Work requirements in the Medicaid program are a consistently controversial issue. But even as the legality of the policies has been challenged in recent years, research has shown the public generally supports work requirements. 

Now, a new study by Kristen Underhill of Cornell School of Law, LDI Senior Fellows Atheendar Venkataramani, Kevin Volpp, Kristin Linn, and other Penn researchers presents a more nuanced look at this public support. When the research team probed public views, they found that despite agreeing generally that work should be mandated, respondents often opposed central elements of the policy such as terminating benefits due to noncompliance.

Underhill, Venkatarmani, and colleagues surveyed 1,203 Kentucky residents—41% of whom were enrolled in Medicaid—about their views of the work requirement policy as well as the requirement to pay premiums. They focused on Kentucky given the state’s central importance in Medicaid work requirement debates in the last decade, marked by their initially approved and later rescinded Medicaid Section 1115 waiver to introduce work requirements in their Medicaid program. The survey participants reported top-level support for work requirements, with 69% agreeing that “if people are able, they should be required to spend time volunteering or working to stay on Medicaid.” This finding is similar to findings from some prior studies. 

But beneath that support, the investigators identified opposition to specific program elements, including terminating enrollment for failing to comply with work requirements and obliging recipients to work at least 20 hours a week. Only 43% of participants agreed that people with unmet hours “should lose their Medicaid benefits.” Most respondents also rejected monthly Medicaid premiums.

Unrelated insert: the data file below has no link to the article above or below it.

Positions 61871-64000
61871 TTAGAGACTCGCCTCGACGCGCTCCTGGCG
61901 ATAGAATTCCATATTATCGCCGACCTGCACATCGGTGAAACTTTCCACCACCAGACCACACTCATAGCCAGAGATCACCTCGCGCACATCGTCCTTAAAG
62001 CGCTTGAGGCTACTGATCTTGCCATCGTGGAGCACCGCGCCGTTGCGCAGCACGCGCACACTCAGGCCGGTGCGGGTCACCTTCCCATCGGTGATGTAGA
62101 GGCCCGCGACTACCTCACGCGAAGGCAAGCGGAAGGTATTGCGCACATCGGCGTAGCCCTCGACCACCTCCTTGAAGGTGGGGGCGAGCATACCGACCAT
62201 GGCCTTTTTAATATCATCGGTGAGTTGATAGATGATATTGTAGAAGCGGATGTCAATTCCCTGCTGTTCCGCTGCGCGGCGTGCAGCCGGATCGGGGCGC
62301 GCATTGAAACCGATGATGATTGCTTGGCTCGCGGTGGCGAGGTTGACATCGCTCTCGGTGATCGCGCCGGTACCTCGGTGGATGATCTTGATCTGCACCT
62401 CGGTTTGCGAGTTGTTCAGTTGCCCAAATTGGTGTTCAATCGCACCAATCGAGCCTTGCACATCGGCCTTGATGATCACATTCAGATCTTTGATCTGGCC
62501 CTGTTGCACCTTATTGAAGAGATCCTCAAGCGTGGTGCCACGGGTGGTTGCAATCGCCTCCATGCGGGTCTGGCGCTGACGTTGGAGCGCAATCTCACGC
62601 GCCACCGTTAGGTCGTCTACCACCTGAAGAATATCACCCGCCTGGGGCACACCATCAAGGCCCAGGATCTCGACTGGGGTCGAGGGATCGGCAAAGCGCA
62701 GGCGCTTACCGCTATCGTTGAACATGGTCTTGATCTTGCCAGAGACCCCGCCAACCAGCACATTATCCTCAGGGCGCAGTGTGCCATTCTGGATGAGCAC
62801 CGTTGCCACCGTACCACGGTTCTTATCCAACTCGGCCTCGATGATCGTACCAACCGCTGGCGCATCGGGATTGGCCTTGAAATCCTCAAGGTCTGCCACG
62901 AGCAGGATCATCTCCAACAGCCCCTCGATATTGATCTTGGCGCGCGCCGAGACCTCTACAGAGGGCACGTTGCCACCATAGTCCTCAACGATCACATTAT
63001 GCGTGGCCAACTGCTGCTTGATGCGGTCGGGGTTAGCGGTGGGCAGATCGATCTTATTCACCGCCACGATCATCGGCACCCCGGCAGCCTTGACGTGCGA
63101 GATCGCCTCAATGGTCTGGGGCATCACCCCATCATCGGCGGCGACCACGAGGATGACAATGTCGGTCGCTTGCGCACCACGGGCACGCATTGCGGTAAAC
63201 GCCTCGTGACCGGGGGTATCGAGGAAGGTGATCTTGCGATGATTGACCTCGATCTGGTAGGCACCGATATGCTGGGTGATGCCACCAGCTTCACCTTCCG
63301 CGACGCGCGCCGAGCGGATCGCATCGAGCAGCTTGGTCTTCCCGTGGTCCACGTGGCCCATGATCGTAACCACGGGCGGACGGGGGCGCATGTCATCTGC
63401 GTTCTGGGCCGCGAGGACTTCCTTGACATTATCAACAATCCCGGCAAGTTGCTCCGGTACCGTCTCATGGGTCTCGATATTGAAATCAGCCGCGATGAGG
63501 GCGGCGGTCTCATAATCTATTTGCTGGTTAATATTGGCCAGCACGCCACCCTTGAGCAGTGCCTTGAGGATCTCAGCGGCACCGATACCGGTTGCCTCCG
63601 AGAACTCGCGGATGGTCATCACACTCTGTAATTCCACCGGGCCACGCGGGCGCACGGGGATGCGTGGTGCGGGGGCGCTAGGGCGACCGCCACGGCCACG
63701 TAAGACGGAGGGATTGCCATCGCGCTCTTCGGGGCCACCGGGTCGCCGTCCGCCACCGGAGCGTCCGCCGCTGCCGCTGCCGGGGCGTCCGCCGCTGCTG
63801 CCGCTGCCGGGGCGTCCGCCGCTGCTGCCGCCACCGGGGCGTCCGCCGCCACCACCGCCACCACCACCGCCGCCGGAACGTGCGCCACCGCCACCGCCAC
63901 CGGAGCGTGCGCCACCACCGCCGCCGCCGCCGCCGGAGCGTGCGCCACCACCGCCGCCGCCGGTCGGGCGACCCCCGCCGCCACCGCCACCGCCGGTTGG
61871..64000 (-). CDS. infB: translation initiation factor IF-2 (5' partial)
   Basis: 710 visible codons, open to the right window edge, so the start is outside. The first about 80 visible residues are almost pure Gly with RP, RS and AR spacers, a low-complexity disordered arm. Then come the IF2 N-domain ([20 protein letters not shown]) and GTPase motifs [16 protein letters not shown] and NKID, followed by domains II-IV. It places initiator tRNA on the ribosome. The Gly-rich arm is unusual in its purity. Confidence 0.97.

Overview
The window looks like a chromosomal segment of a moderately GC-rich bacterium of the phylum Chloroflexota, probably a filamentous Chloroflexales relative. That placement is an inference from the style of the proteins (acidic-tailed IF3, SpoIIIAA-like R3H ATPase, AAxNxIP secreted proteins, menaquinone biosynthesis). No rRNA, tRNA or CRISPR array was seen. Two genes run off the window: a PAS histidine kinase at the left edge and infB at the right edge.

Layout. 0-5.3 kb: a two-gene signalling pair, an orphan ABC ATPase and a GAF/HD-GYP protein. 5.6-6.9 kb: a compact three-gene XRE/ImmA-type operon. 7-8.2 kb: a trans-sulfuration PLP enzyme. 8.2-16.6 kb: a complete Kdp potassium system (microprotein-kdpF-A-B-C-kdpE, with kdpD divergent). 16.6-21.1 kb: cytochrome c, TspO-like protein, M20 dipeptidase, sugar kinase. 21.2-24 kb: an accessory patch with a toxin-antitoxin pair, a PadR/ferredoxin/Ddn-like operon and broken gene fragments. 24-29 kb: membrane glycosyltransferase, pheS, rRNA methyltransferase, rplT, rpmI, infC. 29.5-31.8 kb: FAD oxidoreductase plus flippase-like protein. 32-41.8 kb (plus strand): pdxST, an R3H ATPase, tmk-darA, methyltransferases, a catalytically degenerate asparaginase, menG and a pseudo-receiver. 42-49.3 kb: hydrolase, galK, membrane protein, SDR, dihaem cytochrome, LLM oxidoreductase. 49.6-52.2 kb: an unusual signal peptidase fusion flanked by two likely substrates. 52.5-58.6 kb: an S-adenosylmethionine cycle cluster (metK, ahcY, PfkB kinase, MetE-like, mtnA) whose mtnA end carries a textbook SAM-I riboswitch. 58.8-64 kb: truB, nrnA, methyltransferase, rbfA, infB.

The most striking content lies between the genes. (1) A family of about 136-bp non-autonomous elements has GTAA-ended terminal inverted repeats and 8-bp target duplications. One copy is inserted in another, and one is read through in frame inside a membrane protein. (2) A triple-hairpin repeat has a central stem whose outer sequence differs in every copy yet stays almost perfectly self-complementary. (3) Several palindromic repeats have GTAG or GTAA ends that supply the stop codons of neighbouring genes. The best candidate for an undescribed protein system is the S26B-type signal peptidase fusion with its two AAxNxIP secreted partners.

The study reported overall responses and also broke out responses based on different factors including political affiliation and Medicaid enrollment status. The gap between overall support for the policy and opposition to the underlying details persisted across all groups as shown in the chart.

Fig 1. Source: Underhill et al, JAMA Health Forum. 2023;4(10).

Work requirements generally have been shown to reduce the Medicaid rolls without increasing engagement in the workforce. Nevertheless, during the Trump administration, 13 states applied for and received a waiver from the Centers for Medicare & Medicaid Services (CMS) that allowed them to impose work and reporting requirements as a condition of Medicaid eligibility. Several of these waivers then were struck down in federal courts, which found CMS had failed to consider the impact on those losing coverage, and the Biden administration rescinded others. In 2023, only Georgia continues to enforce work requirements. 

Work requirement proposals continue to be part of federal policy-making discussions. The Limit, Save, Grow Act of 2023 passed by the House of Representatives as part of the debt ceiling negotiations would have allowed states to disenroll adult beneficiaries who failed to meet minimum work requirements. While that legislative vehicle does not persist, proposals to attach work requirement proposals to Medicaid are likely to be a recurrent feature of the policy landscape.

“Describing Medicaid policies at a high level of generality may mask program features that, if enacted, would receive sharp opposition,” the authors wrote.

While some politicians continue to support strict work requirements, the findings from Underhill, Venkatarmani, and colleagues indicate that public support may not extend to requiring disenrollment for noncompliance. Moreover, the public may prefer enforcement mechanisms that do not affect benefits eligibility.

The study, “Public Views on Medicaid Work Requirements and Mandatory Premiums in Kentucky,” was published November 15, 2023 in JAMA Health Forum. Authors include Kristen Underhill, Elizabeth F. Bair,  Erica L. Dixon, William J. Ferrell, Kristin A. Linn, Kevin G. Volpp, and Atheendar S. Venkataramani


Julia Hinckley

Julia Hinckley, JD

Director of Policy Strategy

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